TAKE OUR DAUGHTERS
TO WORK— AND TAKE OUR SONS TOO
Take Our Daughters To Work Day is an effective way to motivate our daughters to fulfill themselves. Aiming for fulfilling careers is still full of trepidation and negative messages for many girls as they watch their mothers struggle with balancing careers and parenting. They may wish their mothers were at home with them more and may not understand that a good career is much more than earning a salary. When parents take their daughters to work, girls see their parents in a position of power, respect, and responsibility, which enhances both admiration by daughters as well as the likelihood they'll see their parents as appropriate role models.
SEE JANE WIN
Perhaps the Ms. Foundation selected the book See Jane Win for Take Our Daughters to Work Day because it celebrates the discovery that our daughters can become fulfilled, successful women. Only a generation ago, we women were told that we found our identity only through the men we married, thus we were advised to marry the American Dream. Now Jane can live the American Dream and marry that dream as well if that's what she chooses.
In our See Jane Win study of the childhoods of over a thousand successful women, these women were more likely to identify with the parent who had an interesting career. If Dad was engaged in a positive interesting profession and Mom wasn't, Dad would often be chosen by the girls as a role model. In some cases, Mom facilitated her daughter's identification with Dad by referring to how intelligent he was and what important work he was doing. However, Mom’s return to school to further her education often encouraged her daughter to select a career that required a longer period of education, like medicine or law. When Mom worked outside the home, her daughter often admired the balance that her mother brought to her life, thus she expected to have a career of her own. Even women who had single mothers often commented on the admiration they held for their mothers’ ability to accomplish so much despite her being the only parent.
Most mothers miss their children when they’re working. They feel some guilt at not being with their children. However, by modeling independence and responsibility, working mothers are fostering their children’s independence and responsibility. Children respect their mothers more because they value themselves. Daughters (and sons) also gain confidence by taking responsibility for doing more for themselves rather than depending on Mom to do it all for them.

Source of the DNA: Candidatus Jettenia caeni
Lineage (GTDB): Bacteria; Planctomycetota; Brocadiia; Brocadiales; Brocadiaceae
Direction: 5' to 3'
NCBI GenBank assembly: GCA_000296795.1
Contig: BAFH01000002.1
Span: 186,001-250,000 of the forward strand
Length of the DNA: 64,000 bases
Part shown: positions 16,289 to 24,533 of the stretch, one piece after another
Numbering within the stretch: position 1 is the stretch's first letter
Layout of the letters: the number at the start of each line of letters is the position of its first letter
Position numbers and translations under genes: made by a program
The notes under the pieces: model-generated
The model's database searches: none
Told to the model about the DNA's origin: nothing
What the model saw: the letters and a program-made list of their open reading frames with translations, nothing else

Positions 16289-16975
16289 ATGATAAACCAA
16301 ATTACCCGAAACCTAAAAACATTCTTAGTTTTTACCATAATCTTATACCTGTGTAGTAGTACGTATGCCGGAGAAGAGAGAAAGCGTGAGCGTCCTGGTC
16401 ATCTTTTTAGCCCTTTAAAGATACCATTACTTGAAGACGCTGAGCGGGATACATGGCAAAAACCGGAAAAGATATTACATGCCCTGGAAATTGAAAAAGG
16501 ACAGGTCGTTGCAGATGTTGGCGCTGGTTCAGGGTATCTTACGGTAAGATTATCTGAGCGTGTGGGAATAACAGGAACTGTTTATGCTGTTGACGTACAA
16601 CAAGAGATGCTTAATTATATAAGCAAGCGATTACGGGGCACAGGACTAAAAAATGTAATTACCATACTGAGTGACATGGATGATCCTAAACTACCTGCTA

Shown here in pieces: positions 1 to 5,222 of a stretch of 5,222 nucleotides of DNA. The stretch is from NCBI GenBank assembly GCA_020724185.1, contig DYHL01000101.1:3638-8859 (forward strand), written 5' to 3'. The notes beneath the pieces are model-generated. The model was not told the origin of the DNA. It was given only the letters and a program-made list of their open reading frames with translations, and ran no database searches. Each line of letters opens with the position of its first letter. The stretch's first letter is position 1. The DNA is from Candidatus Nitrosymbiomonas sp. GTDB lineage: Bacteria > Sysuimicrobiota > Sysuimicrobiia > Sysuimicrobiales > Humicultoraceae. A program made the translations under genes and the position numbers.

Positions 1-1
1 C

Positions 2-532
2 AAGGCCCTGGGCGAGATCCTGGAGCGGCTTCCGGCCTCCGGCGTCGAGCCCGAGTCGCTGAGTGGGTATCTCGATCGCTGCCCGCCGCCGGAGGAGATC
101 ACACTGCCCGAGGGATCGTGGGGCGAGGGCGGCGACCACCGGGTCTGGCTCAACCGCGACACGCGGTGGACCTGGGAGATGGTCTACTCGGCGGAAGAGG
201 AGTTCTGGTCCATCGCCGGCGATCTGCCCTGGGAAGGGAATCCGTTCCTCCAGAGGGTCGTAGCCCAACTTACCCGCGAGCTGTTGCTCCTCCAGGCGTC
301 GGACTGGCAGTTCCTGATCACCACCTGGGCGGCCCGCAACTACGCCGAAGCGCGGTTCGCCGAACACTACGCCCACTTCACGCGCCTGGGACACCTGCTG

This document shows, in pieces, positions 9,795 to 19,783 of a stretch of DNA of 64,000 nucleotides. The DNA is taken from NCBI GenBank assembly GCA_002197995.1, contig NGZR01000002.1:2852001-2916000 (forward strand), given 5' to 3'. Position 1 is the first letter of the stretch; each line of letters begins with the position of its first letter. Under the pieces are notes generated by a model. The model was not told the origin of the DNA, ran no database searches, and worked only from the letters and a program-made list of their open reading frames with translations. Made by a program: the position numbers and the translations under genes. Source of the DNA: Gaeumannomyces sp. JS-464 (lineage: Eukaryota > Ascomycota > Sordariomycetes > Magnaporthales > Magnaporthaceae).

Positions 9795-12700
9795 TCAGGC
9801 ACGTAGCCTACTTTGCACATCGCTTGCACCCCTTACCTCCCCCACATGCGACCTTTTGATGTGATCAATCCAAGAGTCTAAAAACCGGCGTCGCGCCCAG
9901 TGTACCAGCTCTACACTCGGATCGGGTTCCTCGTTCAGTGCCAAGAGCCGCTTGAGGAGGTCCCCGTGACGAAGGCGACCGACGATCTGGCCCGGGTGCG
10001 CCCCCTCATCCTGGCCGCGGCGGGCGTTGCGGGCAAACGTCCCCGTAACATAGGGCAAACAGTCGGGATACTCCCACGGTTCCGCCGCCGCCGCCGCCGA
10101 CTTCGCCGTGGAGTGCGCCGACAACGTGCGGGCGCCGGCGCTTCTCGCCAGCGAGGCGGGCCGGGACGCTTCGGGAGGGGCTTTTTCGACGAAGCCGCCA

Most women, and some men, too, struggle with the guilt of playing so many roles. Their guilt may not go away, but they can become better at managing it if they stop apologizing for it and pat themselves on the back instead.
The women's movement knew that women’s careers were about more than salaries. Careers deliver self-esteem, independence, choices, and fulfillment to women. Your daughter deserves all those, and when you take her to work, show her your accomplishments, and explain your own satisfactions that you derive from your work, you and she will feel better about the importance of what you're accomplishing.
SEE DICK WIN, TOO
Although boys grow up assuming they will eventually be breadwinners, they, too, can benefit from seeing their parents in the workplace. Whether they visit their mother or father's place of employment, they will see their parents in a very different light. There's no better way to convey status to a parent than having their children see how important they are to others. Boys may, in fact, see dads they'd like to emulate or at least respect after they see the responsible roles they play in the workplace. Parents’ credibility is enhanced when children see them as powerful people, and their workplace draws a much more effective picture then.
BE A ROLE MODEL OF SUCCESS
Walking into your home at the end of the day can give children an image of your workplace role and your work satisfaction. Even when you're tired, add a little energy and optimism to your return home, and your children are more likely to assume that your work is positive. Your children need to know that work helps you to feel good about yourselves and permits you to make contributions to society. As parents, you need to tell your children that you take pride in doing quality work and in fully earning your salaries. Explain that although you may be tired at the end of each workday, your weariness comes with the satisfaction of accomplishment. You can design an achiever image which will help your children develop a good work ethic.
Don’t apologize to your children for your careers. Instead, emphasize what good role models you are and what important work you do. Both your daughters and sons will take new pride in your accomplishments and their own, and despite the pressures of work, even supermoms and superdads should find some time for fun and laughter if they are going to be the excellent role models they’d like to be.
©2010 by Sylvia B. Rimm. All rights reserved. This publication, or parts thereof, may not be reproduced in any form without written permission of the author.